As for waivers, my understanding is that those waivers are for a limited time only. I know that one company that I work with has a waiver, but that waiver expires in 2014 when they are forced to change their benefit design. That being the case, I am not worried as everyone will be on the same playing field. See, the waiver was needed for groups that wouldn't be able to afford coverage if they immediately got rid of their old designs (with lifetime limits, etc) that helped keep the cost lower for those groups. If their weren't any waivers, those groups would have been forced to drop coverage way before the healthcare exchanges were set up. The waiver allowed those companies to keep coverage until the exchanges were ready in 2014. At least, that is my understanding.
I'm not sure what you consider "generous benefits". Can you elaborate? The policies must have a minimum amount of coverage in order to be approved, but I'm not sure if that is what you are talking about here?
The ACA actually does have provisions to eliminate arbitrary rate increases. Insurers are now forced to spend at least $0.85 from every dollar on paying claims, so their overhead is limited to 15% or less. Also, I believe the ACA sets up regulators that will approve rate increase filings. They look at the financials and decide if the filing is appropriate. I happen to live in a state that their has been a health insurance commissioner for some time doing just that, so I have seen how it works. He often denies or reduces the proposed rate increases.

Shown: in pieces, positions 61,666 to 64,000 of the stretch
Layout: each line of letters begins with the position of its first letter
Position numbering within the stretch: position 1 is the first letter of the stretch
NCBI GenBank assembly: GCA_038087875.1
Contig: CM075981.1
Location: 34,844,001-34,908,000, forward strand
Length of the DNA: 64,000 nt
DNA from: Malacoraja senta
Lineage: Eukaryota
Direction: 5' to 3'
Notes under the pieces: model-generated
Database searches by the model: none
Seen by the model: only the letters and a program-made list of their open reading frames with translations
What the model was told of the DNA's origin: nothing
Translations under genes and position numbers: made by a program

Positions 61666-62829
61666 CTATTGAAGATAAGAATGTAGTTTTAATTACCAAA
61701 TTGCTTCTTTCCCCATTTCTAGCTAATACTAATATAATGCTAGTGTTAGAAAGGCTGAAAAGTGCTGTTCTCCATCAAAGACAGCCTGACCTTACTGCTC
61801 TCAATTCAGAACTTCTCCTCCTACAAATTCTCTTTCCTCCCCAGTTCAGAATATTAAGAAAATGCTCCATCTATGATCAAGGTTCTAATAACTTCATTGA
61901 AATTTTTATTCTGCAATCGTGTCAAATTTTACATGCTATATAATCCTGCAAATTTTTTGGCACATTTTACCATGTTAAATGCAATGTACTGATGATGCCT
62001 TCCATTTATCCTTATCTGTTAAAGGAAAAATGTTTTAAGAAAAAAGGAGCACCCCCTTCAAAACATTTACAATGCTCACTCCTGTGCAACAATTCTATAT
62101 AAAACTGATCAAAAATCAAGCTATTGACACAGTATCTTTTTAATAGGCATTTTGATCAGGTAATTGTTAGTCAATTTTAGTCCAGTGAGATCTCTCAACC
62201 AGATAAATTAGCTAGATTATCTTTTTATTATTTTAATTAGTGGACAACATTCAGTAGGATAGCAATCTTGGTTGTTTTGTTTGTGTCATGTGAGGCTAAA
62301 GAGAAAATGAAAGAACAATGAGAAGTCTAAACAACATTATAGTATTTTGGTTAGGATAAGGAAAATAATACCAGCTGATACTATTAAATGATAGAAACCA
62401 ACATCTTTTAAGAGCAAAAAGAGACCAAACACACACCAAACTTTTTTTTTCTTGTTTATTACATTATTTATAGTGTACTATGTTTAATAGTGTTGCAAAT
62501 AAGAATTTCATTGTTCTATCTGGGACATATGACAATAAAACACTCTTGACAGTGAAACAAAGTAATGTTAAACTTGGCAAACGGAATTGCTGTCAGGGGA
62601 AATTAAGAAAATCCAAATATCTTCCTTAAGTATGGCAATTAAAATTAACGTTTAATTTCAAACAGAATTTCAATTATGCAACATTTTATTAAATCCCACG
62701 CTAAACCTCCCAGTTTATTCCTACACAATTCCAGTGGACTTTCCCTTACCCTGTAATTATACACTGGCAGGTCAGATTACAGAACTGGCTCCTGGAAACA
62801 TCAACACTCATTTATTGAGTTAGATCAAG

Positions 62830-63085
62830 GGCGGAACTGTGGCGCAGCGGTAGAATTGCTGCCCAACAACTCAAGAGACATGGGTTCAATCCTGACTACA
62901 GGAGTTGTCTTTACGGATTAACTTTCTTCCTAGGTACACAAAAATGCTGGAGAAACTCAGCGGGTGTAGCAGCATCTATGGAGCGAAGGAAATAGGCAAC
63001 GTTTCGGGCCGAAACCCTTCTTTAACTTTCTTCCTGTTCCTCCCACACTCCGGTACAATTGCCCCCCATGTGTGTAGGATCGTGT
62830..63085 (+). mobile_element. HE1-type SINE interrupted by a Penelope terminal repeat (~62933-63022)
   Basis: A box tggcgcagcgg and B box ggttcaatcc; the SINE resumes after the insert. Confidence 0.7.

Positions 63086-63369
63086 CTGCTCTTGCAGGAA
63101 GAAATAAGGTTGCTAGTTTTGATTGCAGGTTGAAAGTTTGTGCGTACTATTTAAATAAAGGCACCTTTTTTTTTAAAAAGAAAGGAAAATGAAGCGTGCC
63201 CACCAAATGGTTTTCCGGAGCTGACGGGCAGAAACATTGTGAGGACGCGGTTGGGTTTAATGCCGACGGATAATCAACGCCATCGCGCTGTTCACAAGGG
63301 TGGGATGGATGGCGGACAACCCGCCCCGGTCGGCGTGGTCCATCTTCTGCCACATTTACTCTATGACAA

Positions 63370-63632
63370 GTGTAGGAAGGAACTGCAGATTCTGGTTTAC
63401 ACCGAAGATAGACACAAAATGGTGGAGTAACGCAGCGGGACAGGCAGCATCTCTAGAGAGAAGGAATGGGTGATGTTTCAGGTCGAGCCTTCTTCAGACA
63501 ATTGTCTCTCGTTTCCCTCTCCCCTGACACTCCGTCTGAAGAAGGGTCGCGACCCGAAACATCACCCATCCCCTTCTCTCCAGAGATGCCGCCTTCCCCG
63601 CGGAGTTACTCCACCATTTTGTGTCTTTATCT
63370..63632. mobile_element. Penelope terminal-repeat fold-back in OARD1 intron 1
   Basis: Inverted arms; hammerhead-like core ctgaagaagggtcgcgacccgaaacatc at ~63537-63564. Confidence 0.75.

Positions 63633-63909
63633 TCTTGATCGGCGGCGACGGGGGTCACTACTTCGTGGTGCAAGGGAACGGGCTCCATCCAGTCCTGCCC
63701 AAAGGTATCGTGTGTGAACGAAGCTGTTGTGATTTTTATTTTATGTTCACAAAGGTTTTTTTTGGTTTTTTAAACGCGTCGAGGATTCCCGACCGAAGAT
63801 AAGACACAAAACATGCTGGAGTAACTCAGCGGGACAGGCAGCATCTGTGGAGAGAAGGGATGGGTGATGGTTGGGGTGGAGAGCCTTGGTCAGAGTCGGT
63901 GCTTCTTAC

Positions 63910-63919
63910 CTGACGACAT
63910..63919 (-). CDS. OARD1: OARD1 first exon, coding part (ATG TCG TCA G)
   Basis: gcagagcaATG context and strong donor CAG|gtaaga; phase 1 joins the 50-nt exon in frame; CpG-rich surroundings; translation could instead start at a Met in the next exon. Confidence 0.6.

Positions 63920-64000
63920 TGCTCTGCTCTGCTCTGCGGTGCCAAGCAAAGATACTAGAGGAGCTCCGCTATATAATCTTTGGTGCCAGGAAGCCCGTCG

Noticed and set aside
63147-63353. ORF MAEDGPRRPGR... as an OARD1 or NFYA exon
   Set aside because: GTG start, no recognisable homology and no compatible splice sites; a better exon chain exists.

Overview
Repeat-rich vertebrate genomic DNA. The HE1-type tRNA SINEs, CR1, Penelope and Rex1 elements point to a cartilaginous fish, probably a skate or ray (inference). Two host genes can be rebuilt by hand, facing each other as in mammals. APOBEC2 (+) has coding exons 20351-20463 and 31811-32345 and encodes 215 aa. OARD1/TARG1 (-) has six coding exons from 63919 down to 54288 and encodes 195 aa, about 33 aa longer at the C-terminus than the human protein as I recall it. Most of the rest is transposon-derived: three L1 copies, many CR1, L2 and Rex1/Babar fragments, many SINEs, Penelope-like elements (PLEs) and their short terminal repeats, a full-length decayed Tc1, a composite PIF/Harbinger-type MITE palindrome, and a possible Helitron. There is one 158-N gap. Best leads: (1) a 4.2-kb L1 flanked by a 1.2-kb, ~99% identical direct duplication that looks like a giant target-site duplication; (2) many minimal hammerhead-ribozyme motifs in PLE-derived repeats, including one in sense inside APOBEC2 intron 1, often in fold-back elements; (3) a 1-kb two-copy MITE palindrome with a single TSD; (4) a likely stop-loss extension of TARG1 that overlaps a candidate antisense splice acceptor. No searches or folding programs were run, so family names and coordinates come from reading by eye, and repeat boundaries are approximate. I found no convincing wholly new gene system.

I did a search and there are actually too many to read. I trust that you've indicated the perceived benefits of the ACA.
(1) Waivers - You do not seem concerned. After a few minutes of searching, I cannot find anything tangible that indicates the waivers are temporary. I went on two supportive websites (Mother Jones and the SEIU website) and did not find anything there either. That's not to say I don't believe you, but the administrators of the ACA are not making it very clear that these are temporary, and that seems like a rather easy way to debunk conservative critiques. Kathleen Sebelius noted that "without the waivers, many employers would have increased premiums, and some would have dropped coverage altogether." A lobbyist for the AFL-CIO noted (in defense of his organization's waiver), that "some union health plans had a legitimate need for waivers because they had annual coverage limits lower than $750,000. If they had to increase coverage to that level they would incur significant new costs." These two statements seem to indicate that the ACA should not be implemented for all employees; just those employees of organizations which could afford the increased limits. That seems rather counterintuitive.